The extensive federal and state welfare reforms of the 1990s increased the possibility that welfare-to-work programs targeted at adults would indirectly affect children. During the first half of the decade, prior to federal welfare reform, states shifted to a “Work First” approach aimed at moving adults quickly from welfare to work through employment-oriented activities and imposing stiff sanctions for noncompliance. Many states instituted “personal responsibility” requirements that broadened the scope of welfare policy to include parenting (for example, through school attendance and immunization requirements). A significant provision of the federal Personal Responsibility and Work Opportunity Reconciliation Act of 1996 (PRWORA), in terms of the potential effect on children, was the imposition of a 5- year time limit on families’ receipt of cash assistance. In addition, the work participation requirements in PRWORA encouraged states to increase participation in welfare-to-work programs by narrowing exemptions.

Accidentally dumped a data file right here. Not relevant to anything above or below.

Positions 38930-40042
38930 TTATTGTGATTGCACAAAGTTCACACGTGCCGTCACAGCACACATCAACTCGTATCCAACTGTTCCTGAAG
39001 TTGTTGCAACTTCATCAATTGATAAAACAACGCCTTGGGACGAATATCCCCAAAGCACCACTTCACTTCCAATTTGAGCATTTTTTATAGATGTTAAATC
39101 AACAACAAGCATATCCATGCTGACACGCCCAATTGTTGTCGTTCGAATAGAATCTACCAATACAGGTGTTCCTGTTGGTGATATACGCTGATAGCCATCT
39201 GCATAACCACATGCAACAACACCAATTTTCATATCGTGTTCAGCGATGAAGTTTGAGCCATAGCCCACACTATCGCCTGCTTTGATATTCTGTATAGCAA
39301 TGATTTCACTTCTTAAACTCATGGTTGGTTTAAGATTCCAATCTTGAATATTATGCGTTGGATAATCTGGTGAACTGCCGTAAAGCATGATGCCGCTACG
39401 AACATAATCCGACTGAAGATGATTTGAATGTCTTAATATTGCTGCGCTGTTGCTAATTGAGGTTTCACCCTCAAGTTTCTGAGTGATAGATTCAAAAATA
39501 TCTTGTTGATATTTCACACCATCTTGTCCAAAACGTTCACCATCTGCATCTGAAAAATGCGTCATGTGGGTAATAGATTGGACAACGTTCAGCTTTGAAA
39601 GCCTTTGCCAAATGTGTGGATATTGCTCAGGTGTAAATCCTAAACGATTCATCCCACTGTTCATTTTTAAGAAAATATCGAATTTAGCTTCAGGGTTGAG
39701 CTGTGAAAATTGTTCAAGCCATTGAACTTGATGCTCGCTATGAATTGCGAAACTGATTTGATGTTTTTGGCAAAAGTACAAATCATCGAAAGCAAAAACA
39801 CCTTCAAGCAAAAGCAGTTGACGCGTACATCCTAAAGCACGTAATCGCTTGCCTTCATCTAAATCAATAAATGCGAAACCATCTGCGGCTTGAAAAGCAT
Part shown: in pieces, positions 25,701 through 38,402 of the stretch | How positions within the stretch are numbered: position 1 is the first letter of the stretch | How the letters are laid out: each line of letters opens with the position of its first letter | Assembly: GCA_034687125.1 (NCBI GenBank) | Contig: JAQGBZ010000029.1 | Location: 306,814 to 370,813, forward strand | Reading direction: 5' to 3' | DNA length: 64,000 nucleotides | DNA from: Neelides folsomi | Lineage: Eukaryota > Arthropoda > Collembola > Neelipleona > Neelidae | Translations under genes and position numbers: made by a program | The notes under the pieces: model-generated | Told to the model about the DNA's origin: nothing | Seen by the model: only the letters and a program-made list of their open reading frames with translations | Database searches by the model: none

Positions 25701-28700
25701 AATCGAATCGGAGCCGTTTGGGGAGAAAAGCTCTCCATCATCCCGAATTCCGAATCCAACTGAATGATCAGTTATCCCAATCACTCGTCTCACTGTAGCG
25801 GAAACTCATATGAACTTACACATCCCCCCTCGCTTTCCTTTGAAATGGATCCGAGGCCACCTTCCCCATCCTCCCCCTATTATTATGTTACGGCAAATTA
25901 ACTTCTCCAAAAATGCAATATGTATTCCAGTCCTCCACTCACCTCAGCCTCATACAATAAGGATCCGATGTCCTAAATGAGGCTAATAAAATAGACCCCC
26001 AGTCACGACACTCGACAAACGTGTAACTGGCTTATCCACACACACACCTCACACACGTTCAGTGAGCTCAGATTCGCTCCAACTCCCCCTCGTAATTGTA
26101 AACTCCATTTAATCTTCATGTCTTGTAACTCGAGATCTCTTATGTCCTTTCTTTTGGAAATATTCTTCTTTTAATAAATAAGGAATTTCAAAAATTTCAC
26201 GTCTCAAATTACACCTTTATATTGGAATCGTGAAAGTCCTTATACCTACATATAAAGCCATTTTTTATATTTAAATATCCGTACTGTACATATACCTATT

Critics of welfare reform feared that children’s environments would deteriorate in some families, if benefit reductions from time limits and sanctions exceeded any gains in earnings. They also worried that the quality of parenting and amount of supervision children received might decline when single mothers spent more time at work.
Proponents of welfare reform believed that the reforms would have positive effects on children. Increased income from work would leave the family better off. Maternal employment also might help to regularize family routines and provide better role models that would be advantageous for children. Personal responsibility provisions would lead to better quality parenting.